He also highlighted the advantages of CDE ProMan which dedicates a project manager to every customer to ensure that the project is delivered on time, to budget and to specification. “Colum Bryson managed our project on our behalf and supplied all required information, including detailed information on golf sand production, ensuring we were aware of all requirements throughout the build, transport, install and commissioning of our wash plant,” Russell said.
CDE has ensured that GS Materials has the option of making a 200 to 75-mesh golf sand or blending their golf sand back into the plant to make a masonry sand. This is the current process as the material from the sump of the CFCU still contains valuable product and therefore is reprocessed through an extra cyclone and the discharge is dewatered onto the second half of the EvoScreen and then to a masonry sand stockpile.
“Masonry sand requires a mix of sizes with a smooth bottom end for building and plastering purposes so we are successfully blending our golf sand and mason sand to produce a final masonry sand,” Russell said.
The final stage of the process is the AquaCycle water treatment system, which receives all the excess fines from the EvoWash and CFCU cyclones. The AquaCycle is a fit-for-purpose steel tank with a feed rate of 2,640 gal./min.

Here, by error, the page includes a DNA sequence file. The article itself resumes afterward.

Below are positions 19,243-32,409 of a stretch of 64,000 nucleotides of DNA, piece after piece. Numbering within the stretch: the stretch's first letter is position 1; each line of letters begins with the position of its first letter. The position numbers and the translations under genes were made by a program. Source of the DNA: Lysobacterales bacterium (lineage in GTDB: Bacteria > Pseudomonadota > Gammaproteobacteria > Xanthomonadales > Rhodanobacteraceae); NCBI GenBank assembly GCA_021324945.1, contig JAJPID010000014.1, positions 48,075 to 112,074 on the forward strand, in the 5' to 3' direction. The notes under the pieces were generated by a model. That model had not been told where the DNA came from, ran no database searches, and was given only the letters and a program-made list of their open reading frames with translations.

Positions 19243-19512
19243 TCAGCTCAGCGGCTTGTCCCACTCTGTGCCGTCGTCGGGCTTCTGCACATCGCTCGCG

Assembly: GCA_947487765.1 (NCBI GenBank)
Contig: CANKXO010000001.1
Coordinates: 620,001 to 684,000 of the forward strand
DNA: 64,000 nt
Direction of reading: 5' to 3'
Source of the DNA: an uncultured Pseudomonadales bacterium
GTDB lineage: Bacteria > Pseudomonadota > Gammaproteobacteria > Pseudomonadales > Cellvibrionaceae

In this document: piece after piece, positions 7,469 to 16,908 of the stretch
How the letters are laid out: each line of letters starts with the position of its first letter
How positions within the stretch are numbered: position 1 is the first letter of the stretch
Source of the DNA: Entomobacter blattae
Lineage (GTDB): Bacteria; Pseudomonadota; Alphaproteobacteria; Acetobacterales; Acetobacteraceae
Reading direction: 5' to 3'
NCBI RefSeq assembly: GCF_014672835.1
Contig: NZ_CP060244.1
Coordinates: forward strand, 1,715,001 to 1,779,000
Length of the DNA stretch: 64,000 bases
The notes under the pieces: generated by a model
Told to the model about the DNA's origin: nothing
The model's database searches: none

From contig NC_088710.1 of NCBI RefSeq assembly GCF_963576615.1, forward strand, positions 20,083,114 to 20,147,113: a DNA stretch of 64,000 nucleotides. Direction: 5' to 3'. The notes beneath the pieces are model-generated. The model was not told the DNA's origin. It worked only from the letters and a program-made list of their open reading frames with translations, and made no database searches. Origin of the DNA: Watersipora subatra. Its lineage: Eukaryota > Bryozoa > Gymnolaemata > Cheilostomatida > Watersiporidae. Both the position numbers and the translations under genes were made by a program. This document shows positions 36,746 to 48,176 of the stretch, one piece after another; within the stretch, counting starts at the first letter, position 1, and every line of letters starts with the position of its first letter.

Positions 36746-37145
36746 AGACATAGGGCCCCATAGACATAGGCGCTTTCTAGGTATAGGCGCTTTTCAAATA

A polyelectrolyte dosing station acts as a delivery system of polyelectrolyte to facilitate the settlement of sludge. “Sludge settles at the bottom of the tank where a set of rakes ensure that the sludge is maintained at an even consistency before it is discharged to ponds,” said Joel Prince, general manager for CDE in North America. “The AquaCycle water treatment system reduces the volume of fresh water required to feed the plant by up to 90 percent while the AquaStore recycles the recovered water around the wash plant.”
Information for this article courtesy of CDE.
GS Materials Makes it Happen
GS Materials is a family owned sand company that has been in operation since 1984. It is located in Burlington, N.C., with nearby sand quarries in Lemon Springs and Jackson Springs.
GS Materials serves almost the entire state of North Carolina including its capital, Raleigh, and its largest city, Charlotte. Sand and aggregates are also transported to the neighbouring states of South Carolina and Virginia.
The primary product produced by GS Materials is North Carolina Department of Transportation approved concrete sand but the company also supplies a wide range of other sands and aggregates.
Founder and Chairman Tony Convery commented on the first modular wash plant for CDE in the United States. “Our product range has been designed around core themes including rapid deployment, reduced plant footprint and increased production efficiencies all done in partnership with a commitment to ensuring quick, easy and safe maintenance access for all operational personnel,” he said. “We pre-wire and pre-build every unit before it leaves our factory to ensure that once we get to site we can have the plant up and running in the shortest possible time.”
The performance of the CDE wash solution has been extremely positive for GS Materials, as noted by owner, Ronnie Kirkpatrick, “We approached CDE with a number of key requirements in terms of efficiency, performance and modularity,” he said. “It was crucial to us that we would have a water treatment facility and that we could recover the fine sand we were losing with our previous system. The result is in-specification products that are ready for sale and reduced costs in terms of the amount of water required to operate the plant, and significant savings in the management of the sludge lagoons.”